The Role of Law, Policy, and Practice in the Erosion of Economic Power in Underserved Communities


The growth of businesses owned and operated within communities is a cornerstone to economic power. This Article looks at key law, policy, and practice barriers to economic growth in underserved communities. Unfortunately, the authors' note, underserved minority communities are consistently denied the opportunity for economic growth and power due to the societal infrastructure in place. The Article explores pieces of societal infrastructure that have failed to provide the financial floor that these communities need to stand on to maximize economic power, prowess, and potential. Moore and White-Coleman use their positions as an African American lawyer investor and an African American lawyer entrepreneur to provide an illuminating vantage point on access to capital and business growth. The authors conclude that without examination through a variety of eyes and a change of the infrastructure in place, economic inequity will only persist—more laws will be generated, with more policy implications, and more communities will experience dissonance between law, policy, practice, and outcomes.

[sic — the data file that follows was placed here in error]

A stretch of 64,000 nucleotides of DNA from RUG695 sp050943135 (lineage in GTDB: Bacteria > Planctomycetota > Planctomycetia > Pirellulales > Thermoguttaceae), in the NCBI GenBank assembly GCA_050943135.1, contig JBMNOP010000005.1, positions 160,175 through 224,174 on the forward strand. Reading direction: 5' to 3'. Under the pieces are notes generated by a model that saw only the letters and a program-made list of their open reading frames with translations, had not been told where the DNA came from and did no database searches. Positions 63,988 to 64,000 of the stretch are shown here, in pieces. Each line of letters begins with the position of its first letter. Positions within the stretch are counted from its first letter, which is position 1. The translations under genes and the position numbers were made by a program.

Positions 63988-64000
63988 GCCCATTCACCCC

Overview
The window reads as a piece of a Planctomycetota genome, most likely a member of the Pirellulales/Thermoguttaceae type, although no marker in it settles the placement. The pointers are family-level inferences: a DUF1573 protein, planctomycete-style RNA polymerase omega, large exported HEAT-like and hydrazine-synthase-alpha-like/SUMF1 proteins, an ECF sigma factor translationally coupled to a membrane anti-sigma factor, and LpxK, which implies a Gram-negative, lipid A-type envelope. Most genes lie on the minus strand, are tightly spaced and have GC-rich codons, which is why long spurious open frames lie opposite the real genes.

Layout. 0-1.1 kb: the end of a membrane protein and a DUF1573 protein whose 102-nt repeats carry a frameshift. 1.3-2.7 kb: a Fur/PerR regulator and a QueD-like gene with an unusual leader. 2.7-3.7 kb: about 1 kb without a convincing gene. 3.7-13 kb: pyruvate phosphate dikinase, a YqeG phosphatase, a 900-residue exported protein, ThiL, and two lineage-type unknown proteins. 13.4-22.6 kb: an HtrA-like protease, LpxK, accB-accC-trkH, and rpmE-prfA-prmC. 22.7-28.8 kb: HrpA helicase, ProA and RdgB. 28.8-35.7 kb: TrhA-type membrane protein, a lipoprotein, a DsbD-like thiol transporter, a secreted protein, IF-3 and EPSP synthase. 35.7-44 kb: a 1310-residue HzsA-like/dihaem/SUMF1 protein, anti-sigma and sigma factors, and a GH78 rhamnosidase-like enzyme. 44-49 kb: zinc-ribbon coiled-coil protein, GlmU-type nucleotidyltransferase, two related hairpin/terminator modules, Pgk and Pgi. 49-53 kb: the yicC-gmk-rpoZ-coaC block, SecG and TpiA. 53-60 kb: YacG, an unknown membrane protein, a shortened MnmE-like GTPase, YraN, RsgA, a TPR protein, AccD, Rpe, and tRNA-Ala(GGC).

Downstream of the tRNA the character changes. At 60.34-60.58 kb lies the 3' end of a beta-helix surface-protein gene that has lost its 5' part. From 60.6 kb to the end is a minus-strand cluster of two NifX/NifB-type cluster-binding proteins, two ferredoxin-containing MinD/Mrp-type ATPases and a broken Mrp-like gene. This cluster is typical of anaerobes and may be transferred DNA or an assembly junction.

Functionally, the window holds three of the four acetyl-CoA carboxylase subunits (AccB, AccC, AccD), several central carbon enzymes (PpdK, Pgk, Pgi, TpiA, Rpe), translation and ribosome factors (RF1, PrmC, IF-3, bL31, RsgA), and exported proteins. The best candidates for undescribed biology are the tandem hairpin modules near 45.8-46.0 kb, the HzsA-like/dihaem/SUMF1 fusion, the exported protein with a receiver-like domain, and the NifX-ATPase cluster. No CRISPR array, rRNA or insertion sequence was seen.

Economic Power, Minority Communities



Dorothy L. White-Coleman (White Coleman & Associates, LLC)
Sandra M. Moore (Advantage Capital)



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